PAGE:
Pirates' Glasnow allows one hit in win

West Virginia righty strikes out six in doubleheader opener

Tyler Glasnow is 7-2 with a 2.27 ERA in 19 starts for West Virginia. (Carl Kline/MiLB.com)

By Danny Wild / MiLB.com | July 23, 2013 6:55 PM ET

At 19 years of age, Tyler Glasnow is finding out there's still plenty to learn about pitching, even from game to game. When the Pirates prospect took the mound in the bullpen before Tuesday's doubleheader, he felt lost.

"I used to be, 'Ugh, it's gonna be a 10-walk game,'" Glasnow said. "Now, I'll be a little frustrated -- I want to have my stuff -- but now I can cope with it, I know anything can happen."

Glasnow overcome early command issues and allowed one hit over six innings to win his third straight start as Class A West Virginia edged Kannapolis, 1-0, in the first game of a doubleheader at Appalachian Power Park.

The Pirates' No. 17 prospect struck out six and walked one of the 22 batters he faced. His six innings matched a career high and marked the second time in three starts that the right-hander has pitched six frames. 

"I felt kind of weird in the warmups before the game, I tried to not think of anything, just go up there and throw, let instincts take over," the 6-foot-7 starter said. "In the first inning, I was missing high really bad, so I tried throwing it low and it just corrected itself over time."

Despite the iffy command, Glasnow struck out the side in a perfect first before whiffing Kale Kiser to end the second. He fanned one in the third, worked another 1-2-3 frame in the fourth and punched out Keon Barnum to begin the fifth, his only troublesome inning of the game.

Mike Marjama worked a one-out walk, Kiser followed with a single to shortstop and Glasnow induced a fielder's choice grounder that put runners on the corners for Juan Ramirez, who walked to load the bases. Glasnow escaped the jam by popping up Nick Basto before tossing a perfect sixth to end his afternoon.

"Bases loaded and I walked two that inning, and then I just went first-pitch strike to that guy and he popped up, which was good," Glasnow said. "I'm glad I got out of that inning."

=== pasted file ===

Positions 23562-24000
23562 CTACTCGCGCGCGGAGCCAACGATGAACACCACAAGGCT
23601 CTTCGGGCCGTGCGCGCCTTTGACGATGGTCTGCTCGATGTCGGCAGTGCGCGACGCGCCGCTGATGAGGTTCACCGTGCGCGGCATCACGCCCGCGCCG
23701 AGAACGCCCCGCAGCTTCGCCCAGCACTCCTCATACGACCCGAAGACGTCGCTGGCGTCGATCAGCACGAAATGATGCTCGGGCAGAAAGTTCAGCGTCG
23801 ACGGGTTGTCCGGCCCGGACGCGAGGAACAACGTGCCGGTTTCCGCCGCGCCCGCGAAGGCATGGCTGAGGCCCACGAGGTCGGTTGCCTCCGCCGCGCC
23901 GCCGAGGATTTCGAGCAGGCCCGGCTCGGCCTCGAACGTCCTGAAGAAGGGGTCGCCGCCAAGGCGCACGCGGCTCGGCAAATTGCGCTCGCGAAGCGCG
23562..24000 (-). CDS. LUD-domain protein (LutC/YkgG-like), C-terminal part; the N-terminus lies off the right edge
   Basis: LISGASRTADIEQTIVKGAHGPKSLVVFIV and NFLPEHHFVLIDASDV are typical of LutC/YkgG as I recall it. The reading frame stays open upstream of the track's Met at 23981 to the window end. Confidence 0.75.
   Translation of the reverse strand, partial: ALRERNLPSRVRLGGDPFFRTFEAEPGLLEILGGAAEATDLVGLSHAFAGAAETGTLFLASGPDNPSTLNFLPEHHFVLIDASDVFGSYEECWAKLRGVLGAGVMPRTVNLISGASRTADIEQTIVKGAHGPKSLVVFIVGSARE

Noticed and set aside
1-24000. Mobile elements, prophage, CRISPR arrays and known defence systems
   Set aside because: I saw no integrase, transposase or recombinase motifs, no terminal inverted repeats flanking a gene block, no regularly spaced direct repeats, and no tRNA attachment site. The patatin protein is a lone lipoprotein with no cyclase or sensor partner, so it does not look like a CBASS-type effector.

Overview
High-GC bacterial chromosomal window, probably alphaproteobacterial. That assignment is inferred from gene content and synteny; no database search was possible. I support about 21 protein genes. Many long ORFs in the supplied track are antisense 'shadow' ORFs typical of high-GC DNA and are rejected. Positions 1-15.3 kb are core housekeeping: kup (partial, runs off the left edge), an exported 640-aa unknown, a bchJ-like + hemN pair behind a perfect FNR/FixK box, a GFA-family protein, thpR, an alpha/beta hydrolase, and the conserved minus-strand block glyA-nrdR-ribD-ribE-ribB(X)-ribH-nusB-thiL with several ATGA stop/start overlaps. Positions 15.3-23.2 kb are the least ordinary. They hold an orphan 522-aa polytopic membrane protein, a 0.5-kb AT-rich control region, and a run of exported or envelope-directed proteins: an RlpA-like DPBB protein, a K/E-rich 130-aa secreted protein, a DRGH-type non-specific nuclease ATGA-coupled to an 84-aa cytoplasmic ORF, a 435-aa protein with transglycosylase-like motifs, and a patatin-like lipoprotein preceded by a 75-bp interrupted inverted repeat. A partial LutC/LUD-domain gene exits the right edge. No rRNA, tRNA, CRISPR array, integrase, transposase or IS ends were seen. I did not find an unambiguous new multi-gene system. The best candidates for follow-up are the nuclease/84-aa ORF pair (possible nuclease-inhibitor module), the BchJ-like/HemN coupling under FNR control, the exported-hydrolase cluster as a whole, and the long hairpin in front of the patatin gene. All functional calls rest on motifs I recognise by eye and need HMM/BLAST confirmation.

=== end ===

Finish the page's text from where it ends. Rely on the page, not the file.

Jhondaniel Medina struck out one in the seventh to earn his third save, and the Power went on to sweep the doubleheader with a 5-1 win in Game 2.

For Glasnow, the command advernture is one he's experienced before in his career, mainly last year with Class A Short-Season State College and the Rookie-level Gulf Coast Pirates. The young righty is learning to trust his arm, his coach and his focus in battling on the mound.

"My pitching coach Jeff Johnson, he's the person that's been like, 'You need to not think of anything.' And I'm like, 'What do you mean? I've got to think more,'" Glasnow said. "But everything he's told me this year has been right. You really just have to bear down and you'll find it, and sure enough, I did."

Glasnow's numbers this season reflect his maturity. After Tuesday's gem, he improved to 7-2 with a 2.27 ERA with 122 strikeouts over 87 1/3 innings. 

"I've had a good foundation, but a lot earlier in Rookie ball, I would feel so bad before a game and get in and do well," he said. "It's baseball."

Glasnow said he's satisfied with the innings West Virginia is letting him pitch.

"I feel like they're getting more trust in me to go longer in games," he said. "I like going six innings. It would have been frustrating [coming out after six] if I had a perfect game. I'm cool with Medina coming in to close it out."

West Virginia manufactured the game's only run in the fifth on one hit when Walker Gourley singled, stole second, advanced to third on a passed ball and came home on a grounder by Jonathan Schwind.

Intimidators starter Jefferson Olacio (4-10) struck out six and allowed the game's lone run -- unearned -- on three hits over six frames to suffer the loss.

Glasnow has pitched well since turning in a rough outing May 28. He's allowed three earned runs or fewer in nine of his last 10 starts. He struck out a season-high 10 batters on June 22 against Lakewood, worked six innings for the first time on July 9 at Kannapolis and has surrendered just one earned run over his last three outings.

 "Probably the biggest thing is not getting overwhelmed with one at-bat or one inning, just let things go," he said. "Resilience, that's what I'm working on a lot."

Danny Wild is an editor for MiLB.com. This story was not subject to the approval of the National Association of Professional Baseball Leagues or its clubs.

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